The Dynamics of Selective Hearing

Wife is annoyed by husband who appears to have selective hearing.

You asked for help with one simple task: take the trash out. But, unfortunately, it never was accomplished. When you ask why it didn’t get done, your partner responds “I never heard you ask me”. Why aren’t you surprised that your partner failed to hear the one thing they wanted done? This “selective hearing” is a common sign that communication is failing.

This “selective hearing” is frequently viewed as a kind of character flaw. Accusing someone of selective hearing is saying they weren’t listening to you. But it’s possible that the real cause behind your selective hearing may not be a short attention span, it might be the early phases of hearing loss.

What is selective hearing?

You’ve probably been accused of selective hearing at some point in your life, even if no one used that particular name. Selective hearing happens when you can clearly hear information that’s useful to you but conveniently miss the bit that’s negative. You hear the bit about the chocolate cake, but you don’t hear the part about the calories. Things like that.

It’s very common for people to have selective hearing behavior. But this behavior is more common in men than women, according to some studies.

It may be tempting to make some assumptions about that (and the way that individuals are socialized certainly does play into how this behavior is contextualized). But hearing health is probably another major aspect. If your “selective hearing” begins to become more common, it might be a hint that you may have undiagnosed hearing loss.

Communication can be impacted by hearing loss

Communication will certainly be harder with undiagnosed hearing loss. You’re likely not shocked by that.

But one notable sign of hearing loss is communication issues.

When hearing loss is in those very early stages, there won’t be a lot of noticeable symptoms. Maybe you start cranking the volume on your tv up. You can’t quite hear what your friend is saying when you go out for a drink at your local bar. It’s probably because the music is so loud, right? But besides situations like that, you may never even observe how loud everyday sounds can be. Your hearing can gradually deteriorate because of this. Up to the time you’re having trouble following daily conversations, you almost don’t notice.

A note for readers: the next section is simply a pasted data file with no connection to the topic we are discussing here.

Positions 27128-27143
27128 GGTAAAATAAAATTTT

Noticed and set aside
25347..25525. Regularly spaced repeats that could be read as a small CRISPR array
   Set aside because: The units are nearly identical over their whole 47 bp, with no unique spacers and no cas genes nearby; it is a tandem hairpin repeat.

Your partner is becoming concerned about the health of your hearing

You will notice some of the people close to you are beginning to be concerned. Yes, selective hearing is a relatively common aggravation (even more annoying when you already feel like no one listens to you). But that frustration often turns to worry when they realize that hearing loss may be the actual culprit.

So, your partner might suggest you schedule a hearing test to find out if something is wrong.

It’s significant to listen to your partner’s concerns. Have an open discussion and consider that they are coming from a place of caring and not just annoyance.

Early hearing loss has a few other indicators

If your selective hearing has become worse over time, it may be worth watching out for some of these other early signs of hearing loss. A few of those signs include:

  • Turning the volume up on your devices
  • Needing to ask people to speak up or slow down
  • People sound far-away or muted when they talk
  • Consonants are hard to make out
  • Hearing in crowds is challenging

If you have any of these symptoms, you should call us for a hearing test.

Always safeguard your hearing

Safeguarding your hearing is so critical to preventing hearing loss. If you can’t stay away from overly loud noise, make sure you use hearing protection, like muffs or plugs. Any feathers that you might have ruffled with your selective hearing can be smoothed over by using hearing aids to communicate more effectively.

A diminishing attention span will be to blame for most selective hearing incidents in your life. But you may want to take it as an indication that it’s time for a hearing test when people around you start to observe your selective hearing getting worse.

The site information is for educational and informational purposes only and does not constitute medical advice. To receive personalized advice or treatment, schedule an appointment.